Grace in the English language typically means elegance, beauty, or mercy, but in scripture, grace is the foundation of our salvation and redemption. Ephesians 2:8 says, “For it is by grace you have been saved through faith—and this is not from yourselves; it is the gift of God.” Grace is the means that allowed us to be reconciled and restored to righteousness in His sight after the fall. God’s grace is His goodness toward us when we were still sinners and had no reason to expect His favor.
Grace is something I write about a lot, because I think it’s one of the most important aspects of Christianity. However, I also think there are a lot of misconceptions about what God’s grace is and what it means. Here are three I see or hear about most often:
GRACE CAN BE EARNED (OR LOST)
God secured our eternal salvation by sending His son to die on a cross, giving us his unmerited favor and mercy. That is what grace looks like. Because we did nothing to earn it, or deserve it, there’s nothing we can do to lose it.
Ephesians 2:9 says that we are saved, “not by works, so that no one can boast.” Works do not earn us salvation or grace, and thank goodness they don’t. We would constantly be bouncing in and out of redemption, as we struggle to live as Christians in a fallen world.
God’s grace defies our logic and challenges our beliefs about worthiness. Thankfully, there’s no correlation or causation between our works and His grace. Our performances do not determine His grace, our successes do not determine His grace, and our failures do not determine His grace. It is not about our works, but Christ’s finished work on the cross.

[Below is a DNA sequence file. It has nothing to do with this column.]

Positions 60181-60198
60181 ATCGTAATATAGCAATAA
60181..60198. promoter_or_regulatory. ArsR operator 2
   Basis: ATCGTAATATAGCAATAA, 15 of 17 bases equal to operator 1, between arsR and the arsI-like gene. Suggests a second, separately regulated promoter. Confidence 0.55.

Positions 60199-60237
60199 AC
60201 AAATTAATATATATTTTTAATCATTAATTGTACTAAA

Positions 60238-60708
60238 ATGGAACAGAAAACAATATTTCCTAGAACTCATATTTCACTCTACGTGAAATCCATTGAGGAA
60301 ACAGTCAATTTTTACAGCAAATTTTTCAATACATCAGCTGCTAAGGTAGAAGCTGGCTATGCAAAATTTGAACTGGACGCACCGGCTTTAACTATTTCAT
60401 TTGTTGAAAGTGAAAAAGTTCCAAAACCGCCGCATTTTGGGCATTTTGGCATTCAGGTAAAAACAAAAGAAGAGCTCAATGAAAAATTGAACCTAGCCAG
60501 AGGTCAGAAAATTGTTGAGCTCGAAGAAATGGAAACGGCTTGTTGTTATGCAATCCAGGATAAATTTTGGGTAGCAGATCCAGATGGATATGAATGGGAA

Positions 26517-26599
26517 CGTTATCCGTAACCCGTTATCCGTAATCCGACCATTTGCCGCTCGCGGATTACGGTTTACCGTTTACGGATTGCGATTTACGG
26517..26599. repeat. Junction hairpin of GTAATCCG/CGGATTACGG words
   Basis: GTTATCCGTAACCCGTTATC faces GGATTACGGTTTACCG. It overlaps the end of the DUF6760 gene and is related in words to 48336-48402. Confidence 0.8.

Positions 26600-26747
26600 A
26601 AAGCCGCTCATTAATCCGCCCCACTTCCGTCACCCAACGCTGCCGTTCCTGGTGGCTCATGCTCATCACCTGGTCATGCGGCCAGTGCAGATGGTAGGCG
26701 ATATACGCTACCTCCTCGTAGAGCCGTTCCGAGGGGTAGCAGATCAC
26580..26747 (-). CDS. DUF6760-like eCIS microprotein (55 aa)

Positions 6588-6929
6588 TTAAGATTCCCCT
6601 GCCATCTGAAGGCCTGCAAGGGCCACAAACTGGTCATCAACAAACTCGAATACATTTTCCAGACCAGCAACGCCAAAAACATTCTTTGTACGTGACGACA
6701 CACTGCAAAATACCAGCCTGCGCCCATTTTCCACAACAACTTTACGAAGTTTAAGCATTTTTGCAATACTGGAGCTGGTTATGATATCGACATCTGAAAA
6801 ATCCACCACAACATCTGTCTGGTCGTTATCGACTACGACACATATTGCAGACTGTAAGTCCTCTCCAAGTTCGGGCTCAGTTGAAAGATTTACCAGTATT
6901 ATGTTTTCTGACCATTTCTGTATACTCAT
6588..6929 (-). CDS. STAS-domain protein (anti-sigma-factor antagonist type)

GRACE MAKES US PERFECT
Grace does not mean that we don’t need to repent, or turn away from sin. We are not looking at grace the right way if we refuse to correct our behavior or learn lessons because we see ourselves as perfect. Grace doesn’t mean we are perfect; it means we are covered.
Romans 3:23-24 says, “For all have sinned and fall short of the glory of God, and all are justified freely by his grace through the redemption that came by Christ Jesus.”
We all fall short—if we didn’t, grace wouldn’t be needed—but scripture says we are justified by grace. The enemy can attack us in multiple ways: he can get us to dwell in condemnation, where it feels like we are never good enough and can never live up to God’s standards; or, he can make us think that because we are covered by grace, we aren’t accountable for our actions. Either way, we stop producing fruit because we stop focusing on Jesus and His plan for us.
Grace does not make us perfect, but it does give us Jesus’ perfect standing with God, which enables us to come before Him free of guilt. God’s grace is what allows us to get back up when we fall and turn away from the things that make us stumble.
WE CAN PRODUCE GRACE
A term that’s used a lot is “giving grace” – giving yourself grace, or giving others grace – but I don’t think the term is always used correctly. True, supernatural grace isn’t something we give or don’t give. It’s not something we work for, or earn, and it’s not something we can provide.
2 Corinthians 5:18-20 says, “All this is from God, who reconciled us to himself through Christ and gave us the ministry of reconciliation: that God was reconciling the world to himself in Christ, not counting people’s sins against them. And he has committed to us the message of reconciliation. We are therefore Christ’s ambassadors, as though God were making his appeal through us.”
Grace and the ministry of reconciliation is from God. It’s not so much about giving grace, but how we respond to, and reflect, the grace we’ve been given.
So maybe to “give yourself grace” is simply to remind yourself that you live under the abundant, unending grace that Jesus died to give you. To “give others grace” is to remind yourself and them that they live under the same thing.